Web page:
You have a new Kitten!!!

So you have an addition into your home, you have done the ‘kitten proofing’ and had lots of fun choosing the crate, bed, blanket, toys and other supplies she will need.  You are excited that this little creature will bring lots of joy and fun. In return it’s your responsibility to contribute to your pet’s wellbeing and quality of life in providing good food, attention, clean environment and of course regular checkups at the vet.

De-sexing your Kitten

Many veterinarians believe that de-sexing your Kitten will solve the issues of pet overpopulation and make them friendlier and easier to play with. Spayed female cats are generally calmer while castrated males are less likely to roam or urine-mark their territory.  There are many other health benefits to de-sexing, e.g. lesser risk of cancers of the reproductive organs and the mammary glands in females, and reduction of risk of prostate and testicular cancers for males.


is the process in which the ovaries and uterus of female cat are removed at the age of around six months. It is a major surgery, performed under overall anaesthesia and may require an overnight stay at the veterinary clinic. Complications are rare and full recovery is expected within two weeks.


Is another procedure which is also carried out under general anaesthesia.  This involves removing the testicles of a male cat through an opening at the base of the scrotum. It usually takes place when kitten is about six months old with a small stay at veterinary clinic. The cat is fully recovered within seven to ten days.

Your kitten’s Basic Health Examination

Your newly born kitten should be taken for a regular check-up as soon as possible. The first check-up will generally include:

  • A detailed physical check-up to determine his state of health.
  • Examination for external parasites (bugs, ticks, parasites, ear mites).
  • Examination for internal parasites (tapeworm, roundworm, etc.).  Fresh stool sample maybe needed for analysis.  Blood tests may also be required.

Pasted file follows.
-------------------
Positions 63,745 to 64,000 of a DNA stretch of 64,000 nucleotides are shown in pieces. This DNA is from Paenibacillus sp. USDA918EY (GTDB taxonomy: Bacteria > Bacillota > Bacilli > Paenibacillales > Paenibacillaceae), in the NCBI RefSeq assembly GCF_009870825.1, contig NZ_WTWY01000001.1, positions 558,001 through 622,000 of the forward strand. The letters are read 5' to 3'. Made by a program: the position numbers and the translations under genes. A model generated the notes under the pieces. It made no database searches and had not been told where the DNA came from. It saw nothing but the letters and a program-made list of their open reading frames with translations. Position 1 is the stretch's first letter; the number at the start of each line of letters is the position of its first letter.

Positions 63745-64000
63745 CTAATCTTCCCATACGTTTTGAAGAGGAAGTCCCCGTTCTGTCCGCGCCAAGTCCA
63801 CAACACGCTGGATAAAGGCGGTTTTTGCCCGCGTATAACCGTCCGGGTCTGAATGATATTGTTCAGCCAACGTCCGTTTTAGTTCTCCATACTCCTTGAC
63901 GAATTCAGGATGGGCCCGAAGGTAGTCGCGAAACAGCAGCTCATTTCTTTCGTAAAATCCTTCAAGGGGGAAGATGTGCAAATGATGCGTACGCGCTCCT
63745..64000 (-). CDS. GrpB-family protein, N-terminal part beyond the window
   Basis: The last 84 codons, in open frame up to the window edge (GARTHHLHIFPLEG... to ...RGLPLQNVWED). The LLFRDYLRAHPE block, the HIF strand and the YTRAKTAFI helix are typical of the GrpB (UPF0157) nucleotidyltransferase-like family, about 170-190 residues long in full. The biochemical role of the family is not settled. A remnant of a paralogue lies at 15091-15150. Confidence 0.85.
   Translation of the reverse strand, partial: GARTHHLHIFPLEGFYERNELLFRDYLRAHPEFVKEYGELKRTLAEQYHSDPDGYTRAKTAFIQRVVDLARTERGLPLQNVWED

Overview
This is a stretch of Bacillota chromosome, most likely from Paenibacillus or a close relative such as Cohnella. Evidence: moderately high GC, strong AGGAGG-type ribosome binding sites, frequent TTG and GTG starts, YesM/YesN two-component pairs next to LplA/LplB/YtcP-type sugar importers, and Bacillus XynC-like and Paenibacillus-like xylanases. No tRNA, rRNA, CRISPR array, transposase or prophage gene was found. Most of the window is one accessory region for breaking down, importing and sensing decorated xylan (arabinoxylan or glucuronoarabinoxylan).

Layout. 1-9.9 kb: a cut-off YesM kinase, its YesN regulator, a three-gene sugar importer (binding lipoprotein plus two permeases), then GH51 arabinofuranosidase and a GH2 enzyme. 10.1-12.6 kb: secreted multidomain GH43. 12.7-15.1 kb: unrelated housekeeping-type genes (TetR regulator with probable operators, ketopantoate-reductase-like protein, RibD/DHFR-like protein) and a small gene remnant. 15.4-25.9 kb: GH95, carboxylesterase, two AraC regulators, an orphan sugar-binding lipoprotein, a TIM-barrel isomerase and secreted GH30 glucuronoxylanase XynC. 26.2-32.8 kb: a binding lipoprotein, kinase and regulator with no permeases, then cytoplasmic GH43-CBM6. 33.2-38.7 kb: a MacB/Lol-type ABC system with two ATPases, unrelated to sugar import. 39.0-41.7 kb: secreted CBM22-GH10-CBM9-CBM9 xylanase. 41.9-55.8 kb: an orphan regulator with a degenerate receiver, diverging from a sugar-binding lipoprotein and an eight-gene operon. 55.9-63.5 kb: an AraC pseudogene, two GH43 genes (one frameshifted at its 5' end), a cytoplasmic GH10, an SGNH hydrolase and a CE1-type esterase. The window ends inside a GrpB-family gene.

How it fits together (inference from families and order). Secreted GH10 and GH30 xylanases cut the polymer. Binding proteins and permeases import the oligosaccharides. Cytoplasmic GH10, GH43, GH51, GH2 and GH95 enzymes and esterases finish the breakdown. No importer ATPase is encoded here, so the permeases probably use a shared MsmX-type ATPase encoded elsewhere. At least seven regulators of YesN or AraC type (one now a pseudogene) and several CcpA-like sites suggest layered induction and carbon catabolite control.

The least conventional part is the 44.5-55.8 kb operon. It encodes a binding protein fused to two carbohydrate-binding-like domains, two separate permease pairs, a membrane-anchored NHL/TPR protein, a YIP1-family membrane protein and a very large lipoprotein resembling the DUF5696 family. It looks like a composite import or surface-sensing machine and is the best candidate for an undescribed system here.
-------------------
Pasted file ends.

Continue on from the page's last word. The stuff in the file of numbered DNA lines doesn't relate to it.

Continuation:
• Initial vaccination or discussion concerning your kitten’s vaccinations and when they should be scheduled.
  • Discussion as to whether your kitten should be de-sexed and at what stage.


This first health check will give your veterinarian the information they need to advise you on your kitten’s immediate diet and care. Plus, it will give your vet a “knowledge base” from which, on subsequent checkups throughout your pup’s life, they can better evaluate, monitor and manage your pet’s health.

Make your kitten feel at home

Train and show your kitten the assigned spots where they can comfortably eat, sleep and go to the toilet. Give them time to adjust to the new home, new sounds and light in your environment. If small children are in the home, then make sure they are warned and taught that the new kitten is not a toy.  They are living creatures and must be treated with care.

Your Ageing Cat

Do you know that caring for your senior cat really begins when they are a kitten? Providing your cat from the start with good quality nourishment, regular exercise, scheduled veterinary appointments and a happy home environment will definitely give them a high quality of life in their later ages.